the future for publishers

More on business models and the future of publishing this week – this time from Paul Watson of The Lazarus Corporation. I love the strapline on his blog: “all that you think you know is wrong”. Always a good mantra for thinking the unthinkable, that one. Anyway, here’s his eloquent take on the failure of many publishers to grasp the new marketing. Enjoy.

Free distribution of digital content (music, books, visual art) is embraced by—and benefits—customers because it gives them access to a much wider range of content. This is because the restrictions on the amount of content they could get—based on how much they can financially afford—is eliminated.
Instead of money, the bottleneck becomes the time required to find content they’re interested in – this is where Google leads the field by providing an ever-improving and expanding search facility for finding the content, whether it’s webpages, books, news, academic articles, images etc.
Free distribution of digital content is slowly being embraced by—and will benefit—creators (artists, musicians, authors etc.) because it allows their work—and reputation—to be distributed to a much wider audience.
Musicians such as The Charlatans and Nine Inch Nails are making headlines with new ways to make money while giving away MP3 files of their music for free (and unsigned bands have been doing it for years).
Authors such as Suze Orman and Dan Solove are giving away free ebook versions of their books, in the knowledge that the wider distribution this gives them helps to sell more paper copies of their books.
So where does this leave publishers? The book publishing companies and music companies seem to have been left out of this equation. You could argue that they’ve left themselves out of the equation by desperately attempting to pretend that the business model of content creation has changed while vainly suing fans for the crime of being early adopters of a new economy.
Actually, there is a role for clued-up skills-rich publishers. It’s just a slightly different role than they’re used to. The clues can be found when you examine the new business model summarised above and look for the holes. That’s what I’m going to try to do now (but not exhaustively – I’ll leave that to people much smarter than me).
Continue reading…

🚀 Want to be a successful author? Join the club!

Are you in yet? Become a member of Publishing Talk today. Membership is the best way to access everything we have to offer throughout the year – including FREE access to all masterclasses, plus lots of other benefits, discounts and downloads. Total value of membership so far: over £500! And all for the price of a weekly coffee. Join us.

Jon Reed

Jon Reed is a content writer, author, screenwriter, lecturer, blogger - and the founder of Publishing Talk. He was previously a publisher for 10 years. Publishing Talk aims to help new and emerging authors write, publish and sell books. Advice is available via the blog and our masterclasses and membership programme. More...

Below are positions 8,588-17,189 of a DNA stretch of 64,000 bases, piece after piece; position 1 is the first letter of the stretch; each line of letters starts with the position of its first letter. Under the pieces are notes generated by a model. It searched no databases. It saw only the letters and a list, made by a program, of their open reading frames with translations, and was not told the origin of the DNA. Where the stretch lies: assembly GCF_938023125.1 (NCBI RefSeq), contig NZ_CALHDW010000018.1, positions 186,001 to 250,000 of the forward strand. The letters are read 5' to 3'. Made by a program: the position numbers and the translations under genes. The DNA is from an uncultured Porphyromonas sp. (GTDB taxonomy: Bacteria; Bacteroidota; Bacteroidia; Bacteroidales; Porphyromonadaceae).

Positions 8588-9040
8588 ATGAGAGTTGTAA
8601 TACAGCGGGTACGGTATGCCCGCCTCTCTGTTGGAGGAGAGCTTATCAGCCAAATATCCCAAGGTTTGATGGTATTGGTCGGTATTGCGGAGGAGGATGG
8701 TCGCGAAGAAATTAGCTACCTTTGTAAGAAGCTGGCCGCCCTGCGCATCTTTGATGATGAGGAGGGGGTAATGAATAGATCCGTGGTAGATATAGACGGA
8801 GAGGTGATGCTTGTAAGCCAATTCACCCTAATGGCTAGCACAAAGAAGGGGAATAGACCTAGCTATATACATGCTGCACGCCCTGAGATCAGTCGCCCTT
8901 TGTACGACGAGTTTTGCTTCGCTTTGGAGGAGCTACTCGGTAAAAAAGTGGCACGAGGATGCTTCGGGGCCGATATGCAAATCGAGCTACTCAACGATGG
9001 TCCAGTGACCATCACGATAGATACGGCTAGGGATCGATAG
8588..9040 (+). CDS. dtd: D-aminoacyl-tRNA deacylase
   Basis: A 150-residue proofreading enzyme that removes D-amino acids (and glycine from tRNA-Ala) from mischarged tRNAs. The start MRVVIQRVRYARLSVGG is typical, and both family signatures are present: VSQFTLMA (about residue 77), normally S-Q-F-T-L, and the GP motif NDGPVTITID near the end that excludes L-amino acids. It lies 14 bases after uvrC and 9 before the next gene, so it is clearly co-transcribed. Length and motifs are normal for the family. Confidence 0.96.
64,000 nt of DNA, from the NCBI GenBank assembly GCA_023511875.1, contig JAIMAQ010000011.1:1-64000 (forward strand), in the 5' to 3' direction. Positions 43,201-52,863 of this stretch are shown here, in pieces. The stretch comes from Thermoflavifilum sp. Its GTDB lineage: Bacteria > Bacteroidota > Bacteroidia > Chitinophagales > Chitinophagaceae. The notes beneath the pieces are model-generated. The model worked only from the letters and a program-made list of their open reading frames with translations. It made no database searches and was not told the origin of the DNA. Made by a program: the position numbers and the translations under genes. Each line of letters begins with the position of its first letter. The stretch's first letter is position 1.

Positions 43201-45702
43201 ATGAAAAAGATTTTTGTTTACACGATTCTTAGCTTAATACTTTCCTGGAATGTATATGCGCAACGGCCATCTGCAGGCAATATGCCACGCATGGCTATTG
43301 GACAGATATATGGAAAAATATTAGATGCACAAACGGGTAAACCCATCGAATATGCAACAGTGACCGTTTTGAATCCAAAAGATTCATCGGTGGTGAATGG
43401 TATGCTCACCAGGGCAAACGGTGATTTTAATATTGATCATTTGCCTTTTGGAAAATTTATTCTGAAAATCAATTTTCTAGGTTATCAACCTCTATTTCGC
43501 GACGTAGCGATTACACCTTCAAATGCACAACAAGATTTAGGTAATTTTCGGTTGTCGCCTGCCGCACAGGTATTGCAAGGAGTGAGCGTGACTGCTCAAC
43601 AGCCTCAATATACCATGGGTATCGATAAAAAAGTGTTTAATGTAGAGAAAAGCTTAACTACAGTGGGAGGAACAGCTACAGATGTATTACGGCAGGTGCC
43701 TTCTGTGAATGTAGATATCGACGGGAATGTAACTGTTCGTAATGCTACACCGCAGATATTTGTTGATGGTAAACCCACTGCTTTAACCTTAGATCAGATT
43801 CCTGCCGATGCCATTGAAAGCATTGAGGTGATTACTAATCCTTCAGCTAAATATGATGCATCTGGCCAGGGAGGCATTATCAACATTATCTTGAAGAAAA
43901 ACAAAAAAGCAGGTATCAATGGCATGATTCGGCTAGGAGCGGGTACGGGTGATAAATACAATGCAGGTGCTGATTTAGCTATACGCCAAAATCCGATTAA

4 thoughts on “the future for publishers

  • 29th March 2008 at 12:30 pm

    Thanks, Rich; it is amazing how you can get your stuff found for little expense, if you bother about things like search engines and social media.
    The new marketing is all about findability – and I think the point of much social media is to help people find your website, and from there to take action – whether that’s signing up to a newsletter or buying a book.
    Totally agree, Paul: facilitating the use of social media by authors should be a key role for publishers. Sadly, some aren’t even aware of their own authors social media, such as blogs – much less help them to use it. But authors will continue to use social media, in ever more sophisticated ways – and, at the moment, I can only see that gap widening.

  • 28th March 2008 at 8:24 pm

    @Rich: I completely agree. Facilitating the authors’ use of social media (for those who need the help – some are already pretty social-media-savvy) could be one of the services offered by the new-style publishing industry.

  • 28th March 2008 at 8:04 pm

    And ofcourse there is the additional layer on top of the google algorithms, the echo chamber that is social media. This layer feeds off and back into google (as well as ping servers) further enhancing the findability of a digital entity. Recursive marketing, quite a difficult model to beat.
    As a quick example a search for words invented by shakespeare returns people to my site 1st result.
    I shouldn’t be top, you would have thought a publisher or similar entity would be. But the information has to be out there in the first place for it to be found.
    And of course the echo chamber being what it is I have improved my own standing in the google rankings 😉

  • Pingback: Future Roles of Book Publishers

Comments are closed.